Dodger Notebook : Morgan Hopes to Become Fifth Starter

Special to The Times

Mike Morgan did his best to dodge the issue, but a slip of the tongue made it clear that he had his heart set on being the Dodgers’ fifth starting pitcher.

After the newly acquired right-hander had held the Montreal Expos scoreless in a three-inning stint Thursday, he was asked if he thought the starting job was his to win or lose.

“No, that’s not it,” Morgan said. “I do just as I’m told. If (Manager) Tom Lasorda tells me to start or pitch middle relief or whatever, that’s fine. I’m not out there to be a starter. I just want to get ready.”

A bit later, though, Morgan talked about how long he might pitch in his next outing, saying, “If I go four innings next time, that would probably be a good sign.”


At that point, realizing that he had admitted what he had previously denied, Morgan flashed a big grin and turned to the side.

“I didn’t mean to say that,” he said. “But just in case, I have to throw a lot of fastballs to get my arm strength back. I’m about a week behind, because I didn’t pitch much with Baltimore before coming over here (for outfielder Mike Devereaux last Saturday). Normally, I would have gone five or six innings by now.”

In any event, it doesn’t take a baseball Einstein to figure out that Morgan is the Dodgers’ big hope to fill out a rotation that includes Orel Hershiser, Tim Leary, Tim Belcher and Fernando Valenzuela. As disappointing as Ramon Martinez has been, there can be no doubt that if Morgan fails, the Dodgers will face the necessity of making a deal.

It would be foolhardy to place great significance on one brief outing, yet Morgan’s performance gave the Dodgers their biggest lift to date in their search for a No. 5 man. In his second appearance as a Dodger--he had yielded one run in two innings in his debut--he yielded two harmless singles, struck out two batters and retired five on ground balls.


The highlight for Morgan was a double-play ball to Tim Raines, one of the best hitters in baseball, in the eighth inning after Rex Hudler had led off with a single.

“I threw him a two-seam fastball that ran away from him,” Morgan said. “If the ball had stayed over the plate, he probably would have juiced it.

“Actually, I doubt if I could get away with that pitch during the regular season. He would probably just move up on the ball instead of laying back and trying to pull it.”

Batting for the first time since spring training a year ago, Morgan grounded out his only time up. Because the American League has the designated-hitter rule, he has yet to bat in a major league game.


“I can make contact,” he said. “But I really have to work on my bunting. If I happen to start, I can go seven to nine innings if I can get a bunt down. If I can’t bunt, it’s an automatic pinch-hitter, so I’m doing a lot of bunting.”

Judging from Morgan’s ineffective effort to flag down Jeff Huson’s grounder in the ninth, his fielding can also use a touch-up. The ball went past him for a hit.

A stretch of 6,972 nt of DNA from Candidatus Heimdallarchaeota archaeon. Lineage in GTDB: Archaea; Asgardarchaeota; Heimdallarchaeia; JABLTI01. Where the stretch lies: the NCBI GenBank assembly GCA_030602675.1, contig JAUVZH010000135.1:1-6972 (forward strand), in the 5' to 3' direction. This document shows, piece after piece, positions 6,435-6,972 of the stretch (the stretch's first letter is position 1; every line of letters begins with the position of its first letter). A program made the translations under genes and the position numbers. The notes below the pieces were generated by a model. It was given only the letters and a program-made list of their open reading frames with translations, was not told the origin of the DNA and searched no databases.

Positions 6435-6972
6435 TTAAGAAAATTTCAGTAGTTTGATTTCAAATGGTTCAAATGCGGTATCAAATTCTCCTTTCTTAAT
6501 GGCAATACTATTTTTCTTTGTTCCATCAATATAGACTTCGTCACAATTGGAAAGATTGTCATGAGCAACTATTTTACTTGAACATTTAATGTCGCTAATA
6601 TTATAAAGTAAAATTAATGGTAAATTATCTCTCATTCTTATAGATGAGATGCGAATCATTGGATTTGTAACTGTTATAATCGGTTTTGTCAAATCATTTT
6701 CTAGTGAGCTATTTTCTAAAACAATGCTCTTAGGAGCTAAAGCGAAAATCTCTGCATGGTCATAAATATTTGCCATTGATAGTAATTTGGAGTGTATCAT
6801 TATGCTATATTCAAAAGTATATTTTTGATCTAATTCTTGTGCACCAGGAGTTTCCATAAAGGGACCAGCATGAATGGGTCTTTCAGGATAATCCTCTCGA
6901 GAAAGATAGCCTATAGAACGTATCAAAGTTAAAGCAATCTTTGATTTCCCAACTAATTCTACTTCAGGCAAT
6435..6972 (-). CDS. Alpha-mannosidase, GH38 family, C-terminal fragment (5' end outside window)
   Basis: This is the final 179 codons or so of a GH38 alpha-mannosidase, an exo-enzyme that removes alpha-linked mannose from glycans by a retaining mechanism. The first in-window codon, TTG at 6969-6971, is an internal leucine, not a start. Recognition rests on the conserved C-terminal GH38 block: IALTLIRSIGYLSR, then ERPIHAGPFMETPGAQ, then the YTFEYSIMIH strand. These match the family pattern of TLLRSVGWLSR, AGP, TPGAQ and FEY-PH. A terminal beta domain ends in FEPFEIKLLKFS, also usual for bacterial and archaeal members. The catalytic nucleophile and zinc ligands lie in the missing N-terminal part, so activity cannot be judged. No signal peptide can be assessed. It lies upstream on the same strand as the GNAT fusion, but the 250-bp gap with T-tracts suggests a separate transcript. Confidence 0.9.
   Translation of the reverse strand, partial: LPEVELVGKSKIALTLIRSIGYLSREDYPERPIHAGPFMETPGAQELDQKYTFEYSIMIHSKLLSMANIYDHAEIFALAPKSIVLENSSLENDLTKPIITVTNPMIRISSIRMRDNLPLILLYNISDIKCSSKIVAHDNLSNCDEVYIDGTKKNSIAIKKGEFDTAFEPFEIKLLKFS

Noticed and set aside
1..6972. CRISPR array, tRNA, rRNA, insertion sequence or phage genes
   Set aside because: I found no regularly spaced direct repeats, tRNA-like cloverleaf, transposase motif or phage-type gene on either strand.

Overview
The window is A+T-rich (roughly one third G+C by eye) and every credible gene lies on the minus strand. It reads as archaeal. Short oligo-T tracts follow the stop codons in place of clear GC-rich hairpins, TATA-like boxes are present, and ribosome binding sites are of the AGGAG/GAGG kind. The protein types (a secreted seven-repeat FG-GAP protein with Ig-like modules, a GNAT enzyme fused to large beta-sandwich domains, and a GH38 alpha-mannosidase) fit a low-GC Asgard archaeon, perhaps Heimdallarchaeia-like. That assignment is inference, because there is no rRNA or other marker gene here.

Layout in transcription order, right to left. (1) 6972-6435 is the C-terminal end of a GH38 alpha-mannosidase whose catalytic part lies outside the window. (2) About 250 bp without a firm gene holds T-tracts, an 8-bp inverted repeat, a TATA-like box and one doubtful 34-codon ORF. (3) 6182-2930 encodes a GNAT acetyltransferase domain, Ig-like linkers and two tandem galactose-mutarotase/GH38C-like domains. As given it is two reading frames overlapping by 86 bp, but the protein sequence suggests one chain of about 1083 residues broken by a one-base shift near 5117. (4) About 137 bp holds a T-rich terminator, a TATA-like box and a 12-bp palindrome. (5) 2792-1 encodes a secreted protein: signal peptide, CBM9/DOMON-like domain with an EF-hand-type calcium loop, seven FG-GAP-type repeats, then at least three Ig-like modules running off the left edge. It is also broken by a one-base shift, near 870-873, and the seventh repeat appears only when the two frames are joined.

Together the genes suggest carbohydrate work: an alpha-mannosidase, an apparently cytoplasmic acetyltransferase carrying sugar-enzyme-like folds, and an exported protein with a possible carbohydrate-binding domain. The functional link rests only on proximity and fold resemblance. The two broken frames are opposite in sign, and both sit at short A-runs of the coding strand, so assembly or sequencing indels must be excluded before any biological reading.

“I was all tangled up on that play,” Morgan said. “One foot hit the other, and I almost spiked myself. I should have picked it up easily.”

Morgan was asked if he thought he had to prove himself after coming over from the American League with a 34-68 record, worst among active major league pitchers with 20 or more decisions.


“No, they know what I can do,” he said. “People ask how come this guy can’t win, but that’s history now. I’m in the National League to start a new career.”

Tim Belcher became the first Dodger pitcher to go six innings, giving up five hits and two runs.

“I felt better about my curveball,” he said. “I want to make it a usable pitch this year, and this is the time to work on it. In the past, a 2-0 or 3-0 pitch was automatically fastball or slider.

“The curve will probably always be my fourth-best pitch (he also has a changeup), but I want the hitters to know about it. When a guy walks into the box and says, ‘This guy has four pitches,’ it’s a built-in advantage for you.”


Dodger Notes

The Dodgers’ squad was split Thursday, one winning and one losing. The stay-at-homes trampled the Montreal Expos, 13-2, and the others dropped an 8-7 marathon to the Atlanta Braves in 13 innings in West Palm Beach. . . . Eddie Murray hit his third home run of the spring in the home game. Dave Anderson hit a double and a triple, and said, “I can’t remember the last time I had five bases in one game. I’ll probably be three for the next 50.” Anderson also lobbied for a return to 25-man rosters, saying, “There’s enough money to go around.”

The lowly Braves gave rookie William Brennan a five-run pounding in three innings. They even cooled off shortstop Alfredo Griffin, who went one for four and dropped 29 points to .512. . . . Don Fehr, head of the players’ union, visited the Dodgers’ camp and sounded a note of gloom for next year. He said, “There is a resignation on the part of the players that the owners are going to lock them out.”